WIMN’s Voices: A Group Blog on Women, Media, AND…

WIMN’s Voices blogger and Feministing founder Jessica Valenti did feminism proud on “The Colbert Report” tonight!

jpozners Icon Posted by Jennifer L Pozner

June 5th, 2007

Earlier, Jessica Valenti posted in advance of her appearance on “The Colbert Report.” By Wed., you should be able to view her interview on Comedy Central’s website or watch it here:

As if there was any doubt, our gal kicked ass. (See some of my favorite quotes below.)

Jessica was great tonight. Loved it from the first moment of her confident entry (she gave Stephen a “Feminist chicks dig me” tee shirt), to her incredulous “Oh, Jesus Christ!” exclamation when Colbert riffed about how there is no impossible standard of beauty because he thinks she’s a hot broad with a “trim bod”, to her disarming laugh and her ability to work the interview around to the recent Supreme Court decision disallowing women to sue employers who discriminate in pay on the basis of gender.

There were a couple of annoying moments, as per usual with Colbert’s O’Reilly-esque impersonation, but that’s his shtick, it’s to be expected, and she handled it well - laughing along, not biting at the “feminists have no sense of humor and are easily baited” bits. And any minor moments of less-than-ideal conversation were far outweighed by the outstanding promotion Colbert gave to her book, Full Frontal Feminism: A Young Woman’s Guide to Why Feminism Matters. In an age when newspapers are gutting their book review sections, when women are marginalized in opinion journalism as op-ed writers, reviewers, pundits and expert sources, and when 72% of all books reviewed in the New York Times Book Review are by male authors (according to the Women’s Review of Books), it’s no small feat for an unabashedly political book about young feminist to be positively plugged on a major corporate outlet — especially one as well-loved and as hip as “Colbert.

I’m sure there will be those who complain that Jess laughed a little more, smiled a little more, and was a little more… well… hot… than many people might assume a feminist would be. But, that’s part of the beauty of Jessica’s role in the public debate — seriously, no pun intended. She breaks down many of the stereotypes that frighten young women away from identifying with feminism, which is the major point of her book. So by appearing on Comedy Central and being simultaneously smart, savvy, strong, serious and yet still sexy (lord, how I love me some alliteration), she is able to reach a core audience of teen and young adult women (and men) who tend to be disaffected from feminist progressive activism, but who also tend to have basic liberal or feminist values — and to this core audience, she debunks anti-feminist media messages and makes women’s rights advocacy seem less like something to be feared or scorned, and more like something to admire, support, enjoy and - one can hope - join.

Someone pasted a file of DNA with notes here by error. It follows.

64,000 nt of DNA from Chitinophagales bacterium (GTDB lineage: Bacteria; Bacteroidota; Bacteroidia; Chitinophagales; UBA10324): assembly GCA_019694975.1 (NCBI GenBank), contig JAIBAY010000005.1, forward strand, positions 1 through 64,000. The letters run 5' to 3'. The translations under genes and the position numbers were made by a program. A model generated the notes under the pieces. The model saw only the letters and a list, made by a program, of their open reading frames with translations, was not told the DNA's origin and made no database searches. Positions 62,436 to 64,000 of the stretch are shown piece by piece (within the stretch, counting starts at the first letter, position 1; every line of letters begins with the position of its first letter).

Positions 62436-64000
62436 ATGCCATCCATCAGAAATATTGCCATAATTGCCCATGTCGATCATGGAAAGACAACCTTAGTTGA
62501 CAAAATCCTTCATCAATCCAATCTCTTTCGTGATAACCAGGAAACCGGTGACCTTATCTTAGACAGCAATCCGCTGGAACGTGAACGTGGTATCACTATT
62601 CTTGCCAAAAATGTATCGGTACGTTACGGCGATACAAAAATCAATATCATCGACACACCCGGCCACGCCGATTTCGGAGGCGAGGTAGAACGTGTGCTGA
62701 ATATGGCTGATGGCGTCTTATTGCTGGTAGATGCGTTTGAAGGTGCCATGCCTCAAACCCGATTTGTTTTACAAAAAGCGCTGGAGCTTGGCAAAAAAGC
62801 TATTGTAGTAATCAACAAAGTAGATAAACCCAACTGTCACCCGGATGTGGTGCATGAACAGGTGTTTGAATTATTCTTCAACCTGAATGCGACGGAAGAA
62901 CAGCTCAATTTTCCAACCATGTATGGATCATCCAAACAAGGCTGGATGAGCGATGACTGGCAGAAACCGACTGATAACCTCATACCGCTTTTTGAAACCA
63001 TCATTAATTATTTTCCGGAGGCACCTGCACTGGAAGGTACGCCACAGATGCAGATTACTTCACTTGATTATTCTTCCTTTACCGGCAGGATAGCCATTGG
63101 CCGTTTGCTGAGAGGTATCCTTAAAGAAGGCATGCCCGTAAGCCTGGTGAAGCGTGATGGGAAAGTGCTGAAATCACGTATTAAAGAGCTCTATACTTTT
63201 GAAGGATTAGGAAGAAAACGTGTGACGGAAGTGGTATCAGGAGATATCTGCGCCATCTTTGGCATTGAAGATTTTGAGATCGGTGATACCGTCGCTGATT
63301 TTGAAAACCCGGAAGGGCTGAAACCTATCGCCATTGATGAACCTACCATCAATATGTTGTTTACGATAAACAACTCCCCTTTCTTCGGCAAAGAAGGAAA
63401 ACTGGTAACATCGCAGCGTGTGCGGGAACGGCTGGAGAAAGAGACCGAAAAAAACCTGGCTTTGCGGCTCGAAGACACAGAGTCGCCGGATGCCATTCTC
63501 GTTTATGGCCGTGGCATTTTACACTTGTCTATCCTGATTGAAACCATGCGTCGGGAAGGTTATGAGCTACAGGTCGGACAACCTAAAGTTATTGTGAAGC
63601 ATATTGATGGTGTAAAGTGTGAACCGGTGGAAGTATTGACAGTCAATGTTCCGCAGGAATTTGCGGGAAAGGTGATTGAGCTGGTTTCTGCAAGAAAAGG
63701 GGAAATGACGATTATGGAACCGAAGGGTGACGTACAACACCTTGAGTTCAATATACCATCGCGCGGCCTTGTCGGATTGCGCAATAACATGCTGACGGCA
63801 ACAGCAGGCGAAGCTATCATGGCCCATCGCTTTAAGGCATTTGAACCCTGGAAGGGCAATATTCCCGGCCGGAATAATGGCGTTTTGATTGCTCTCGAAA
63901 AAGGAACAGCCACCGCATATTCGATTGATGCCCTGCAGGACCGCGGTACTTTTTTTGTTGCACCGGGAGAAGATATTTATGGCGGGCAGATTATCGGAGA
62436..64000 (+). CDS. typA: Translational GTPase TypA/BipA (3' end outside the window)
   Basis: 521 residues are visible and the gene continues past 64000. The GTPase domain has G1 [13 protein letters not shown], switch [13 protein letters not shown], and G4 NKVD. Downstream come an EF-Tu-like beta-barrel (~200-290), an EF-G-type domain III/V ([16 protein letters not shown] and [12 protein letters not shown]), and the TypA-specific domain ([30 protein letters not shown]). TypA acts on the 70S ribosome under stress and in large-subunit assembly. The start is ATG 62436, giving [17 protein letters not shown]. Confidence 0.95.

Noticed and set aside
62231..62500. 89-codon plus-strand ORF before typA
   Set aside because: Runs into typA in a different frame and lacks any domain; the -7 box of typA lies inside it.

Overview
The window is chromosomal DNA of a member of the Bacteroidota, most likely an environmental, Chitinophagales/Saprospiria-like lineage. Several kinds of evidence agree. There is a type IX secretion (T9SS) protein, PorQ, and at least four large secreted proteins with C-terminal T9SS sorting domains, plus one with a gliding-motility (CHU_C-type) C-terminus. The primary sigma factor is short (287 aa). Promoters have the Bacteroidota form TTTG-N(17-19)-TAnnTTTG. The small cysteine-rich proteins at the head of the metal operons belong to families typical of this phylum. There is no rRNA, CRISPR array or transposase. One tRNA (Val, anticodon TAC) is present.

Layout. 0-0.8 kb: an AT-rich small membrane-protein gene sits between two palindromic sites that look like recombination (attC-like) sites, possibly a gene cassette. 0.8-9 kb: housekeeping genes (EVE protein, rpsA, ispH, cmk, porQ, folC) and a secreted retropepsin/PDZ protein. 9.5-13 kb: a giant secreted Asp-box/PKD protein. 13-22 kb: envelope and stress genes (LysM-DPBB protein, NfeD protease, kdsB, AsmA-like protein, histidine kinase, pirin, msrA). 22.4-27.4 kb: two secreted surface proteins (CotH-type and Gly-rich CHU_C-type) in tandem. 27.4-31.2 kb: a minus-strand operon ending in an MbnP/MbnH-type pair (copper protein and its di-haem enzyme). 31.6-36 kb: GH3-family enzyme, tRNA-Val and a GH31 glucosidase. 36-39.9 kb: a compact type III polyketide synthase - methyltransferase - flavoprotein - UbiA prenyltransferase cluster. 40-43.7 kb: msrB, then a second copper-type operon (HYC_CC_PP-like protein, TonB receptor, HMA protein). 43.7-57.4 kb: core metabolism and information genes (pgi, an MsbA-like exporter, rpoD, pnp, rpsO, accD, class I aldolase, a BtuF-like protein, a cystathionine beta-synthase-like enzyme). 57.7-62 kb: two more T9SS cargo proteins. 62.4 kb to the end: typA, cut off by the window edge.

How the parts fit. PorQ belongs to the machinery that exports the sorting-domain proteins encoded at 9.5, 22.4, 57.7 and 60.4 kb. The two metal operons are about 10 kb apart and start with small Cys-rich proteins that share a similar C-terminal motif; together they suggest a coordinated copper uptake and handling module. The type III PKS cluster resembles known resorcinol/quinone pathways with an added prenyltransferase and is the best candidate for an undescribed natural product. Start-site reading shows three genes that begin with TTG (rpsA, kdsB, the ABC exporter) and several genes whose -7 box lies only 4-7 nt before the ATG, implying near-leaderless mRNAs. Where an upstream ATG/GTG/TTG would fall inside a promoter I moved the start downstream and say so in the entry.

As noted yesterday:

once you’ve watched the segment, a little positive reinforcement to “The Colbert Report” couldn’t hurt. You can ask them to continue to bring funny, savvy feminists on the show, and forward or blind copy your letters to WIMN: info[at]wimnonline.org. And if you’re feeling really motivated, post your feedback to the Colbert Report’s message board.

As promised, here are some of my favorite quotes:

[after Jessica gives Stephen a “Feminist Chicks Dig Me” tee-shirt]
Stephen Colbert: You’re not gonna jump on me like a merry-go-round like Jane Fonda did, are you?
Jessica Valenti: So long as you don’t have me bake like Gloria Steinem did, I think we’re OK.

* * *

[after Jessica says that her book dispells anti-feminist stereotypes, Stephen helpfully elaborates]Colbert: Like, feminists are all lesbian, man-hating abortionists who live in covens and inseminate each other with turkey basters.
Valenti: That sounds about right. It’s those anti-feminist messages that are really keeping young women away from the word “feminism.” I think that most young women have feminist values. They all believe in access to brth control, they believe in pay equity, they want to fight against rape and domestic violence. But when it comes to actually identifying as feminists that’d the big hurdle because of all the terrible stereotypes surrounding feminism.
Colbert: So you’re trying to make feminism cool again?
Valenti: I think feminism is already cool. I’m just trying to let people know that it’s cool.
Colbert: It’s not.
Valenti: It is.
Colbert: No, I’m sorry. It’s not. No no no.
Valenti: It is. It’s so cool.

* * *

Colbert: You say the Girls Gone Wild, that ideal in our culture today, there are unattainable standards of beauty for women.
Valenti: There are.
Colbert: Are there really unattainable standards for beauty?–
Valenti: There are.
Colbert: –or are a lot of women just not trying hard enough?
Valenti: I think that there are pretty unattainable. I think the messages put out there–
Colbert: You’re a good looking lady.
Valenti: Uh, thanks.
Colbert: I think you match American standards of beauty. You’re trim, you got a nice little bod, and, um, you know, you keep yourself put together.
Valenti: Oh, Jesus Christ!

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